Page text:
PBS announced actor Benjamin Bratt will narrate LATINO AMERICANS, a landmark three-part, six-hour documentary series that is set to air nationally on PBS in the fall of 2013. It is the first major documentary series for television to chronicle the rich and varied history and experiences of Latinos, who have helped shape the United States over the last 500-plus years and have become, with more than 50 million people, the largest minority group in the U.S.
Bratt, a multi-award winner for his work on television’s “Law & Order” and star of several films including La Mission, Pinero and Traffic, will narrate LATINO AMERICANS. A team of filmmakers will document the evolution of a new “Latino American” identity from the 1500s to the present day, with interviews with close to 100 Latinos from the worlds of politics, business and pop culture, as well as deeply personal portraits of Latinos who lived through key chapters in American history.
LATINO AMERICANS features interviews with an array of individuals, including entertainer Rita Moreno, the Puerto Rican star of West Side Story and a winner of Academy, Tony, Grammy and Emmy Awards; labor leader and 2012 Presidential Medal of Freedom recipient Dolores Huerta, who in the 1960s co-founded with César Chávez the National Farm Workers Association, which later became United Farm Workers of America; Mexican-American author and commentator Linda Chávez, who became the highest-ranking woman in the Reagan White House; and Cuban-American singer and entrepreneur Gloria Estefan, who has sold more than 100 million solo and Miami Sound Machine albums globally.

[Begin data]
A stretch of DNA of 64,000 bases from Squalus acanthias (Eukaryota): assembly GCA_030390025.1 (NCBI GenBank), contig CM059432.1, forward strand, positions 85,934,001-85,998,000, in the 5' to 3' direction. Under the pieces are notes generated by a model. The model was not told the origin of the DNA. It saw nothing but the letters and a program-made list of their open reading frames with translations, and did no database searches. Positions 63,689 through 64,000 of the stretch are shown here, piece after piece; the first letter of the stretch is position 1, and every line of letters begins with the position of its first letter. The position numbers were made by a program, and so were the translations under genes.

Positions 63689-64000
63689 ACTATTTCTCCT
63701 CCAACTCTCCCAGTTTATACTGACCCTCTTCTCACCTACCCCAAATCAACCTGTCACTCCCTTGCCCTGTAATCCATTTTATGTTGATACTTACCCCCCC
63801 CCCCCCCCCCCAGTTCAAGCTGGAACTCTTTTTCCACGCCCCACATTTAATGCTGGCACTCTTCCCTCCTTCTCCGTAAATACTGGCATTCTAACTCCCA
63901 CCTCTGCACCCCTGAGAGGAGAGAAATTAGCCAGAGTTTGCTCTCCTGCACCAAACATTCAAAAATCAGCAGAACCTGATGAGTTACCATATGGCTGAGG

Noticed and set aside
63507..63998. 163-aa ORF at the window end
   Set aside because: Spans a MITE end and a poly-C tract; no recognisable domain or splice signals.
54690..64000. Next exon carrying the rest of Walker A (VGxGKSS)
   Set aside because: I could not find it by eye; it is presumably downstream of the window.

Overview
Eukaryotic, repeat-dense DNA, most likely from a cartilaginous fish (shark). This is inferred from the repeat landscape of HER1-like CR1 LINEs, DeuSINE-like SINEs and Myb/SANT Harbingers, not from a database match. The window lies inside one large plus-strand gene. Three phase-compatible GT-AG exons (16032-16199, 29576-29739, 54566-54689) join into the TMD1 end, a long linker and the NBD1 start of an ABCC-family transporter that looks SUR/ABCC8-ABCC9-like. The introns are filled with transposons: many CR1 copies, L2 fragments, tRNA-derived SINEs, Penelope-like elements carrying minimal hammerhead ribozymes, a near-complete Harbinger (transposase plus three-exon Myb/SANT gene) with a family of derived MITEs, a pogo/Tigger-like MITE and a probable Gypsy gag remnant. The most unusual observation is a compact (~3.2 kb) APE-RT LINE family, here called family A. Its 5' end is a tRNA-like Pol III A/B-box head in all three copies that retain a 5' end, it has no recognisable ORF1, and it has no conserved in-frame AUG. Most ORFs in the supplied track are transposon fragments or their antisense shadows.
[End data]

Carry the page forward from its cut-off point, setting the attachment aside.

The acclaimed singer-songwriter Lila Downs will serve as the featured artist for the series, performing the closing song in LATINO AMERICANS. Downs, born in Oaxaca, Mexico, began performing traditional Mexican rancheras as a girl, and singing with mariachis. “The importance of music as a form of cultural expression to Latinos cannot be understated,” Downs said. “It’s a privilege to have our music be a part of this series, building on that rich tradition.”
LATINO AMERICANS relies on historical accounts and personal experiences to vividly tell the stories of early settlement, conquest and immigration; of tradition and reinvention; of anguish and celebration; and of the creation of this new American identity with an influx of arrivals from Mexico, Spain, Puerto Rico, Cuba, the Dominican Republic and countries in Central and South America.
The series is broken into the following six chronological segments that cover the 1500s to the present day.